If there's one business Russia should be good at, it's selling vodka. Russians knock back 2.2 billion liters, $7 billion worth, each year--nearly 15 liters per capita. But a thriving bootleg market and lax import controls have left manufacturers of venerable brands such as Stolichnaya with a post-Soviet hangover. Production by legal manufacturers fell 45% last year, and many are on the brink of bankruptcy. The government is hurting, too: Tax exemptions and black-market sales cost the treasury more than $2.5 billion in 1995.
Now, after years of talk, the government is boosting efforts to shore up the industry--and its own budget. It is pressuring licensed domestic producers to pay their taxes in full and on time. It plans new trade quotas in January that could cut vodka imports by up to 90%. Across the country, local police have been cracking down on bootleggers, shutting down some 1,700 illegal vodka producers in Moscow alone.
The government faces an uphill battle. Once tightly controlled, Russia's vodka industry is now as wide open as in the days of Al Capone's Chicago. "We have people making vodka in the bathroom of their apartment," says Sergey N. Smirnov, strategic planning chairman for Rosalko, the trade association for Russia's major vodka makers. A government report recently estimated that 40% to 50% of vodka sold in Russia has "clearly criminal origins."
With all the illicit production, Rosalko figures that the government collects excise tax on less than 15% of domestically produced vodka. "[It's] analogous to having the state lose control over the production of money," says Eduard M. Kuzmetsky, deputy director of the Kristall vodka factory, which makes Stolichnaya.
Indeed, making vodka in Russia once was practically a license to print money. Under the czars and the communists, the state produced and sold all vodka, which financed a big chunk of the national budget. But the 168 state-owned factories were privatized as part of Russia's economic reforms. The government also licensed 3,500 new distilleries, many at factories and farms that make vodka as a sideline. Others operate without licenses.
Most of the newcomers dodge Russia's stiff 85% liquor excise tax and undercut prices charged by taxpaying producers. To stay competitive, many old-line producers hide production from the tax man, too. The government has pledged to dispatch inspectors to stand guard at the biggest vodka factories to make sure they report all their output. Moscow even takes payment in kind: In September, the Vladivostok Distillery agreed to settle its tax debt by turning over $670,000 worth of vodka to the tax police, who plan to sell it for a profit.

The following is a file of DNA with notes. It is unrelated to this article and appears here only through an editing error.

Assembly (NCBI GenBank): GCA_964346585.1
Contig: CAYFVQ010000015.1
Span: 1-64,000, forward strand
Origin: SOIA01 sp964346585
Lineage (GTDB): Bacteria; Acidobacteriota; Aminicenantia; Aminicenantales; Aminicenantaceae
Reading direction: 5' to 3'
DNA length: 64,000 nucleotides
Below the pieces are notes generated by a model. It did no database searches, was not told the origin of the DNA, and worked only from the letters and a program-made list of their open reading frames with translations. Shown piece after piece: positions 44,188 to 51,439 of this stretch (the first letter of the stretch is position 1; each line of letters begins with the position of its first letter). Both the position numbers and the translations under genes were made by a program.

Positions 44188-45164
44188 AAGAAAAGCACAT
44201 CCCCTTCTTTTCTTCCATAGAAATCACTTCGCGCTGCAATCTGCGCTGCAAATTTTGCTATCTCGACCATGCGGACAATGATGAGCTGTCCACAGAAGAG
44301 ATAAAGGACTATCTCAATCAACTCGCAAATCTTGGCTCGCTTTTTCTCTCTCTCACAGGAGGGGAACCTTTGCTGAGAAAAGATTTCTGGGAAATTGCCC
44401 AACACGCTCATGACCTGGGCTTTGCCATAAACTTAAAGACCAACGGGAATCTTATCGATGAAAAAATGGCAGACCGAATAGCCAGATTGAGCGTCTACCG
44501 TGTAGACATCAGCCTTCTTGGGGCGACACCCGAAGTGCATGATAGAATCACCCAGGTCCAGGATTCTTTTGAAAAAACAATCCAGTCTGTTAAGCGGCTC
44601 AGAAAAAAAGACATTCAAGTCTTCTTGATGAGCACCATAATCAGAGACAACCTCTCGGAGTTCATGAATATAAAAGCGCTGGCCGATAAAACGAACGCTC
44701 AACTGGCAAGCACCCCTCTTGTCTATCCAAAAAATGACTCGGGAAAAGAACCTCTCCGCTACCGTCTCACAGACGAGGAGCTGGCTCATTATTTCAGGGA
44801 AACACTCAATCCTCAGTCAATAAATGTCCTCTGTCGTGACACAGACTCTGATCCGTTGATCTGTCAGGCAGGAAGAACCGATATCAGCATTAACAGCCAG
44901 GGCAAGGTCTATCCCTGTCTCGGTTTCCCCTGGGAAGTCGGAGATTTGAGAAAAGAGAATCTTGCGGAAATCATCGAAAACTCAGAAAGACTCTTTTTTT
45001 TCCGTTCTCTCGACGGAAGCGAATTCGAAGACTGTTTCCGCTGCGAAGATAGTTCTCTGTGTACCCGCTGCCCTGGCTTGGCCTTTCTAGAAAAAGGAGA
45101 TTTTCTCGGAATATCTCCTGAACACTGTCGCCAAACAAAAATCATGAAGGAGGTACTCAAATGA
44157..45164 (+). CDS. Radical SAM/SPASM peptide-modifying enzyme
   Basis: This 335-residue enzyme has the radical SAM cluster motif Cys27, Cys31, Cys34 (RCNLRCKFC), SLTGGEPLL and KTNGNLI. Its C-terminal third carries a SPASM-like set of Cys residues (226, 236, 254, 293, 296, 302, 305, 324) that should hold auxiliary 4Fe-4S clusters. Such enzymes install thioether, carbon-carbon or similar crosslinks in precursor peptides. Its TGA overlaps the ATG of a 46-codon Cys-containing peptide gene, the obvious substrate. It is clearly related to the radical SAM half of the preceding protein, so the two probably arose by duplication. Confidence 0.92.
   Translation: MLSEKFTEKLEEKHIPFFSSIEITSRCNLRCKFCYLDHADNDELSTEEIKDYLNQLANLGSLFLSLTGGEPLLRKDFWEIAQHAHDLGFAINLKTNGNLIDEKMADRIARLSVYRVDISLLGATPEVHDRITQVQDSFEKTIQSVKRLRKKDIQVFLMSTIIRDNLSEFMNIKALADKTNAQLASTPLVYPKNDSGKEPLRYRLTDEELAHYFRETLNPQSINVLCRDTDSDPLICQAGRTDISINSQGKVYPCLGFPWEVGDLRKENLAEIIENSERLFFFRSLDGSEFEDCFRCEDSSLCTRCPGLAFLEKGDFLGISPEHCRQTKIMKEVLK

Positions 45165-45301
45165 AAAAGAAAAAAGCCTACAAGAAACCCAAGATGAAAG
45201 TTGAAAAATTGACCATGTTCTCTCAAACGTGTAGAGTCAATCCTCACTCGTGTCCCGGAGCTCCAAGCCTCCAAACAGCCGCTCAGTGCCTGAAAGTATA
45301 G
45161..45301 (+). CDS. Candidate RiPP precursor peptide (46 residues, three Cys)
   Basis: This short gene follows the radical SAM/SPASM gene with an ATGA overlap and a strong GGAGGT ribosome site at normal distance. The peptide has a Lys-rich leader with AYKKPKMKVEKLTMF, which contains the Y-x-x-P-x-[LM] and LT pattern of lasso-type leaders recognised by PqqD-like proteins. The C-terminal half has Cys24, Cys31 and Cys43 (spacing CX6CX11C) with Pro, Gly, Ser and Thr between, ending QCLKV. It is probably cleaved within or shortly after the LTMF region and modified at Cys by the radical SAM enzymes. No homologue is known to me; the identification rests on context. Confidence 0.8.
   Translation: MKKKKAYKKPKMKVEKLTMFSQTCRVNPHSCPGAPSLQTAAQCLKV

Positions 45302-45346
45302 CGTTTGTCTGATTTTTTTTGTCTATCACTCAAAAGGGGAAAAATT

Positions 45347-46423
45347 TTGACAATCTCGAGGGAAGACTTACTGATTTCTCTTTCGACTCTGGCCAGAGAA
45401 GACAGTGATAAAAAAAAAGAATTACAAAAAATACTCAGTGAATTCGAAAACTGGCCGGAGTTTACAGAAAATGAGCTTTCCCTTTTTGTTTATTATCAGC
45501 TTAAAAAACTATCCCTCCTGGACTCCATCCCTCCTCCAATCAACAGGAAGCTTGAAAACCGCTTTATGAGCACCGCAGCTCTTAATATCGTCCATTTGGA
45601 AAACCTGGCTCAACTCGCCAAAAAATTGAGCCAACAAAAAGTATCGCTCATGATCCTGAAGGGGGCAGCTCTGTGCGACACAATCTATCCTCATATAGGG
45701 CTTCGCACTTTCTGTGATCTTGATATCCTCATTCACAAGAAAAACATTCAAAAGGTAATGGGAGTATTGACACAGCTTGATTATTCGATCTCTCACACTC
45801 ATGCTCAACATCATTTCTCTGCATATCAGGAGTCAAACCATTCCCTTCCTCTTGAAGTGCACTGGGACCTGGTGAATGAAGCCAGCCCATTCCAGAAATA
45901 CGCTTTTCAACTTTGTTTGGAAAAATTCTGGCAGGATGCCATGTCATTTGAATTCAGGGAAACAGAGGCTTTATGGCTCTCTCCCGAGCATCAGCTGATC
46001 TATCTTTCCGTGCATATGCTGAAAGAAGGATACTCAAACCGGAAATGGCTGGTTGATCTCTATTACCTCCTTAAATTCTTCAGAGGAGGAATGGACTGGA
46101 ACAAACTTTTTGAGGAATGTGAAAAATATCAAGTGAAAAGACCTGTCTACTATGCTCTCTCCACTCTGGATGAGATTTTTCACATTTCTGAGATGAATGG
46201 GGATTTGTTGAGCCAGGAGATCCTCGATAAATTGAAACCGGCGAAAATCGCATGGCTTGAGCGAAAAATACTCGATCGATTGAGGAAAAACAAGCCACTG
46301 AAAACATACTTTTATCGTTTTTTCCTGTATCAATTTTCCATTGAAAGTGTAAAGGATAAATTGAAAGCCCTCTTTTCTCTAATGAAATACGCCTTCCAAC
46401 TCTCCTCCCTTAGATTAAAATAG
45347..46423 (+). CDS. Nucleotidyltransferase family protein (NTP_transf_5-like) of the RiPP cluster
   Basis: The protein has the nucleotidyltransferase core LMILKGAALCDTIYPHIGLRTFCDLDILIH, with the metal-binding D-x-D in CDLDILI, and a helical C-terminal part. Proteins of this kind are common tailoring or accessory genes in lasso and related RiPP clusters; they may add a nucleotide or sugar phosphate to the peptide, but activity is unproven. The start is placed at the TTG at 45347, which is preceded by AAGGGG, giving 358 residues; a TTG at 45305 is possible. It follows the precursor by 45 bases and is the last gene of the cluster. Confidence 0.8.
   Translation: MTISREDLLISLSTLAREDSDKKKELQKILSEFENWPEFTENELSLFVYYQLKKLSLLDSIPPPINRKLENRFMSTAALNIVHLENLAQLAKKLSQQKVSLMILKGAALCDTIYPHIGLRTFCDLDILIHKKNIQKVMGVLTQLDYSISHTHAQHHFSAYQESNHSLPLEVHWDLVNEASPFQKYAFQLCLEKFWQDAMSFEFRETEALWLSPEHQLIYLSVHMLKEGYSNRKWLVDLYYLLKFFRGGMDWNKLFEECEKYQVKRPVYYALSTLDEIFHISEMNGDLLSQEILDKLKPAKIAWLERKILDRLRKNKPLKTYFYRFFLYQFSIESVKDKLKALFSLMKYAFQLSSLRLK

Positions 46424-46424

UNSAFE TO SWILL. Meanwhile, Russian producers are swimming against a tide of imported vodka. The government helped create the problem by allowing well-connected organizations to import liquor duty-free for resale in Russia. One such group, the National Sports Fund, was run by President Boris Yeltsin's tennis coach, ostensibly to raise money for Olympic athletes. It accounted for nearly a quarter of vodka sales in Russia in 1995, costing the treasury an estimated $220 million a month in lost revenues until its exemption was revoked last year.
The Kremlin officials who pushed that tax exemption have since been ousted from power. Even so, the government's new measures may not work. Import quotas have been announced before, then scrapped after protests from importers and former Soviet republics that supply Russia. Previous tax crackdowns have also proved ineffective.
Still, if the government's steps succeed this time, the beneficiaries will be not just the industry and the budget but the health of Russians. At outdoor markets in Moscow, a liter of vodka goes for as low as 8,200 rubles--$1.50. To make a profit, Kristall's Kuzmetsky says, taxpaying producers must charge 15,000 rubles. The cheaper stuff, often moonshine, can be poisonous. A report to the Russian Parliament estimated that 50,000 Russians have died from "subquality" vodka in the past few years.
While prices are expected to rise as a result of the government's tax and bootlegging crackdown, that's unlikely to keep Russians from their vodka. If so, Russia's cash-strapped treasury could also get a badly needed buzz.